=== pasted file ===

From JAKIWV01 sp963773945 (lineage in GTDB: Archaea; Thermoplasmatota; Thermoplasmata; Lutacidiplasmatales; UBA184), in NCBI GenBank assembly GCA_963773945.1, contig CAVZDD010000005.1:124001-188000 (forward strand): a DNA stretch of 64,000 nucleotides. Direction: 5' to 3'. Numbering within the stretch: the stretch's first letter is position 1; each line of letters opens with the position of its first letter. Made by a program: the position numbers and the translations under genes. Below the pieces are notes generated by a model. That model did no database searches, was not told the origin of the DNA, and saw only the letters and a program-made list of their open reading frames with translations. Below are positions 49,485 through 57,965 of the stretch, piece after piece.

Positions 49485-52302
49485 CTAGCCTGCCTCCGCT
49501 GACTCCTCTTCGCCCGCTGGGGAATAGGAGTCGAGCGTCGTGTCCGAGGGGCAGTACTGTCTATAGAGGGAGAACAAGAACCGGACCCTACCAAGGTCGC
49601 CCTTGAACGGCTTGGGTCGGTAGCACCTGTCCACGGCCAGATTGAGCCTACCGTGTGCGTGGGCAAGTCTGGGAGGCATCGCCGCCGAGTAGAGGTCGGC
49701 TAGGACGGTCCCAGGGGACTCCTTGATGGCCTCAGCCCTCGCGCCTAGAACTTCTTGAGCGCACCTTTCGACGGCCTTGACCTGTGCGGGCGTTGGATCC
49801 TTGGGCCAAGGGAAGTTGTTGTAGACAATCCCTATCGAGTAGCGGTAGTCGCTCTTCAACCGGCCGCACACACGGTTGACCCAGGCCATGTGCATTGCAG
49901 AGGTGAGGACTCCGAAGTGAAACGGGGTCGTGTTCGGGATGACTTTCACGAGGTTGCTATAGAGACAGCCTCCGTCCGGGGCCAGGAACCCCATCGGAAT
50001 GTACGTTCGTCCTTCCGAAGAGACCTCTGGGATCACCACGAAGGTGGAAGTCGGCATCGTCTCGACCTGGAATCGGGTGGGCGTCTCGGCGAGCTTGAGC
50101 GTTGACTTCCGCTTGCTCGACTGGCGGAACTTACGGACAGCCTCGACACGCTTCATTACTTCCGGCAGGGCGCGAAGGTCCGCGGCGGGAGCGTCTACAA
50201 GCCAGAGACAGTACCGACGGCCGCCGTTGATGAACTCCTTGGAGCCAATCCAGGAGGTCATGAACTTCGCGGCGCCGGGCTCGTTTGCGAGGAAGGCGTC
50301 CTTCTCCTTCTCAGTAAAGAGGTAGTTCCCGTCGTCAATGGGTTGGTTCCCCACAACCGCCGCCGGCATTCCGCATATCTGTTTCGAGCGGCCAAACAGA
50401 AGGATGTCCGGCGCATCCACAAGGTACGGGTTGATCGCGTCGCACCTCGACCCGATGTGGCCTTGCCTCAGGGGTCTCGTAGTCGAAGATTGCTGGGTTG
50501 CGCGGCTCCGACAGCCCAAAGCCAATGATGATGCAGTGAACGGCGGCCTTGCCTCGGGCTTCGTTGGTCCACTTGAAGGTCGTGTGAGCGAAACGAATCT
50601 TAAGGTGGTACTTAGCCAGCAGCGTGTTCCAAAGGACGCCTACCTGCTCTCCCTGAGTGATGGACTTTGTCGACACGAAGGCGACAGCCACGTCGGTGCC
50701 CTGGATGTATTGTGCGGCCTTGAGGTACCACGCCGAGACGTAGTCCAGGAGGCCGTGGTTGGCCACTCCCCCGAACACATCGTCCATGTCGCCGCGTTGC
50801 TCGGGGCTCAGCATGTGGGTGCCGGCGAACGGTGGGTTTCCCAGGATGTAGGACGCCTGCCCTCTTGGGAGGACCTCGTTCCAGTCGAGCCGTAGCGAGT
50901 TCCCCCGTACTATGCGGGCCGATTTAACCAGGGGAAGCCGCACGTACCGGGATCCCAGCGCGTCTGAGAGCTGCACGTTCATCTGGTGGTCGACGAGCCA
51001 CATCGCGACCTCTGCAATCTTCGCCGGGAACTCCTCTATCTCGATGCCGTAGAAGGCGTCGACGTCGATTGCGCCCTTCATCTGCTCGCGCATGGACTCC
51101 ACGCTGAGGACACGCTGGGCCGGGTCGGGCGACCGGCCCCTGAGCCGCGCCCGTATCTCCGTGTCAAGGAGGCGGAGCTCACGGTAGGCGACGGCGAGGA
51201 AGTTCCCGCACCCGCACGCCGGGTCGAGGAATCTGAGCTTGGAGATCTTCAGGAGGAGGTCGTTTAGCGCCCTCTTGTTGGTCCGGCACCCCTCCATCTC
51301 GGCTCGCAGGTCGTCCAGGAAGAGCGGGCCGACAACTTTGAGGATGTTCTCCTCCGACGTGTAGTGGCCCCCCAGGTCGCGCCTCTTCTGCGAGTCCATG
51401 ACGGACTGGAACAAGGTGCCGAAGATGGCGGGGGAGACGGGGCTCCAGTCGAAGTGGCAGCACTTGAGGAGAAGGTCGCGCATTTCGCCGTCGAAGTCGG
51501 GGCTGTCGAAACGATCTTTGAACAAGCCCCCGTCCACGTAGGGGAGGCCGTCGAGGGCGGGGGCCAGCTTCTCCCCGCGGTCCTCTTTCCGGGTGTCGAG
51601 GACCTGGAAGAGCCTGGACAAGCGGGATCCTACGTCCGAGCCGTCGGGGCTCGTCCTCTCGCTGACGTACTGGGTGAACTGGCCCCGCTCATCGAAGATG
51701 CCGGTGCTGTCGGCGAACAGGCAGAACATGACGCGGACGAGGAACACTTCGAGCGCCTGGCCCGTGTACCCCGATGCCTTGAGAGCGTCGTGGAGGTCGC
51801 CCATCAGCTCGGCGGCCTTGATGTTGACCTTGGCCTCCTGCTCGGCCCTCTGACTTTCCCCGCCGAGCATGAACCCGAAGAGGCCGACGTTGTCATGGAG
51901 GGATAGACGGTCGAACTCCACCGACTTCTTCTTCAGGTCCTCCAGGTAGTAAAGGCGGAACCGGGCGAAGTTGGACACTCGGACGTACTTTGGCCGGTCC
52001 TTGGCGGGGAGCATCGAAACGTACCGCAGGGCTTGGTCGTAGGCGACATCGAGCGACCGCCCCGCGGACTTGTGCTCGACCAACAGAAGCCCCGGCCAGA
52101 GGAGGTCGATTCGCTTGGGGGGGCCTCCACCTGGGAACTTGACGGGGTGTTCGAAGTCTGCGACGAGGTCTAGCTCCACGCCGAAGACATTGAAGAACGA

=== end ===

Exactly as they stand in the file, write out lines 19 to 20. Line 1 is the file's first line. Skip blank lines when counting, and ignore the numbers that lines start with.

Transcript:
51001 CATCGCGACCTCTGCAATCTTCGCCGGGAACTCCTCTATCTCGATGCCGTAGAAGGCGTCGACGTCGATTGCGCCCTTCATCTGCTCGCGCATGGACTCC
51101 ACGCTGAGGACACGCTGGGCCGGGTCGGGCGACCGGCCCCTGAGCCGCGCCCGTATCTCCGTGTCAAGGAGGCGGAGCTCACGGTAGGCGACGGCGAGGA